Fulton remains calm in glare of spotlight

The city remains the same while immersed in a presidential political brouhaha.
Friday, April 30, 2004 | 12:00 a.m. CDT; updated 2:21 p.m. CDT, Monday, June 30, 2008

FULTON — On Thursday, a day before John Kerry is scheduled to arrive and three days after Vice President Dick Cheney left, you could have driven straight past Westminster College and not realized it was America’s political battleground du jour.

There were no banners. No protests. Few students meandered about and the Winston Churchill Museum was as dead as a department store on Christmas. It’s striking, considering the national attention the college has received since Monday, when Cheney was chided for giving a stump speech when college officials said they thought he was making a foreign policy announcement.

Westminster President Fletcher Lamkin said he was disappointed that the event turned into a campaign speech and he invited Kerry to respond.

Missouri Lt. Gov. Joe Maxwell said earlier this week that the speech will be positive and will outline Kerry’s plan for peace in Iraq.

Backlash bites Bush, Cheney

Some students decried Cheney’s speech as rude and classless, although Bush-Cheney campaign officials said the vice president did nothing wrong.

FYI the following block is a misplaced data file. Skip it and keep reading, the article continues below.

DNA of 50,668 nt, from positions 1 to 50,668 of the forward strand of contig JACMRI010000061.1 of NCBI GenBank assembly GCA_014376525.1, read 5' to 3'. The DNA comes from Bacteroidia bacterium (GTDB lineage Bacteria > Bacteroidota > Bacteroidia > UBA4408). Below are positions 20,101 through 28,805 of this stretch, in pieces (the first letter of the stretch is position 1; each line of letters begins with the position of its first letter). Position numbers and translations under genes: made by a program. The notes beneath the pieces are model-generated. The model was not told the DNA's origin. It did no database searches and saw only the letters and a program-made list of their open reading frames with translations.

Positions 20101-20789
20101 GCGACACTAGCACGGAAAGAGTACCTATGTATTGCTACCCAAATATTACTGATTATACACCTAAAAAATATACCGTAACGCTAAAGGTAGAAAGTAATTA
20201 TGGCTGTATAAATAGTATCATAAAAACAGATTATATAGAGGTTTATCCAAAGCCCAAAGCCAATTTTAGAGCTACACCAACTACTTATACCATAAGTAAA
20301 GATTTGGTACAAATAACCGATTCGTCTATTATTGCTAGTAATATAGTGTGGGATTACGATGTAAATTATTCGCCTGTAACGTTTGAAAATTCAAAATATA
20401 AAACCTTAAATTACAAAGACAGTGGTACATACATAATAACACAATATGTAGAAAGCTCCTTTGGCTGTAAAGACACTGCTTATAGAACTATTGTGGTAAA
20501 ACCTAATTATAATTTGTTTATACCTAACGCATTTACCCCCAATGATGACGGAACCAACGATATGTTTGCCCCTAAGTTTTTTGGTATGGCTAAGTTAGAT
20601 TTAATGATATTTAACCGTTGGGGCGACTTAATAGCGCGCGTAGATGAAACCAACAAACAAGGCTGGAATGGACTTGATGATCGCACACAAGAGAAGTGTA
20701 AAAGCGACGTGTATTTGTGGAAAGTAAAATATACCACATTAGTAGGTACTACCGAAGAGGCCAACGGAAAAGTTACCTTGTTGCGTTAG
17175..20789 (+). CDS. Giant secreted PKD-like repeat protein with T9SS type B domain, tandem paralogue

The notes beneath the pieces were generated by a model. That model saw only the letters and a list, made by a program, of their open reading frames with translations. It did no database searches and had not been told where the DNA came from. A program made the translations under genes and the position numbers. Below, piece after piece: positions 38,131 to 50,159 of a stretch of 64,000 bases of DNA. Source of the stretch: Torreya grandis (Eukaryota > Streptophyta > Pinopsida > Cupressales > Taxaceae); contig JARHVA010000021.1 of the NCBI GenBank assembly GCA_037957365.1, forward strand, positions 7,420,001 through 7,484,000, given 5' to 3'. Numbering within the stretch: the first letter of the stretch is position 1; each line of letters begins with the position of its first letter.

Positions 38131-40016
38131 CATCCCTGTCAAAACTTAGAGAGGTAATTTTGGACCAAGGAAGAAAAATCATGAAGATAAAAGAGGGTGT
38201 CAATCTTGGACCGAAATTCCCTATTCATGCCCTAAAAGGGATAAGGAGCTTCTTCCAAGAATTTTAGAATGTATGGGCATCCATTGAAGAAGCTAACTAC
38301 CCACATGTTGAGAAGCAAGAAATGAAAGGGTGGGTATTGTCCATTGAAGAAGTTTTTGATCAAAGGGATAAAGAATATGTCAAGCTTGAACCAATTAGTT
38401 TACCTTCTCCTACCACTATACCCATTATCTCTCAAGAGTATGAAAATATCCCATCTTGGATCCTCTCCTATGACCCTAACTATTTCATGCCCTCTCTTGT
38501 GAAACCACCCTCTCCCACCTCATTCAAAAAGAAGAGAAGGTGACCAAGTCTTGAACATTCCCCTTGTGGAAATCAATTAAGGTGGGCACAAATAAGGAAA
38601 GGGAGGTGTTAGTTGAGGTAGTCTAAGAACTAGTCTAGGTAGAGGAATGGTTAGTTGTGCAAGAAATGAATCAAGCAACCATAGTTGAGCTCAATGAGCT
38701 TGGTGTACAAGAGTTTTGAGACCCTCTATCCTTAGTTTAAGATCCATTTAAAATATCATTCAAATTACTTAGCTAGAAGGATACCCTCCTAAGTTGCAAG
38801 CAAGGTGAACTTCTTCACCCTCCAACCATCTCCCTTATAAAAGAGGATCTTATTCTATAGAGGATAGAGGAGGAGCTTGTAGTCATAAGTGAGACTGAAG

“I seriously question whether I’ll vote for Bush-Cheney now,” said Westminster senior Hope Eaton, who said she is a long-time Republican. “His speech showed a real lack of class.”

The misunderstanding between Republican campaign officials and Westminster’s administration immediately focused the national spotlight on this small college town of 11,000, just as students were winding down their final week of class.

“I think political interest here has probably reached a maximum,” said Glen Frerichs, a Westminster chemistry professor and former longtime chairman of the Calloway County Republican central committee. “But this is the last week of classes ... It’s busy.”

In many ways, students and professors say, this week is part of the legacy Winston Churchill started. In 1946, the former British prime minister delivered his famous “Iron Curtain” speech here and world leaders have been visiting ever since.

From a political standpoint, Frerichs said, Fulton is also an important campaign stop in a swing state regarded as the condensed American voting base. Because of its mix of blue- and white-collar workers and its characteristically independent-minded voters, he said, Fulton is like a microcosm within a microcosm.

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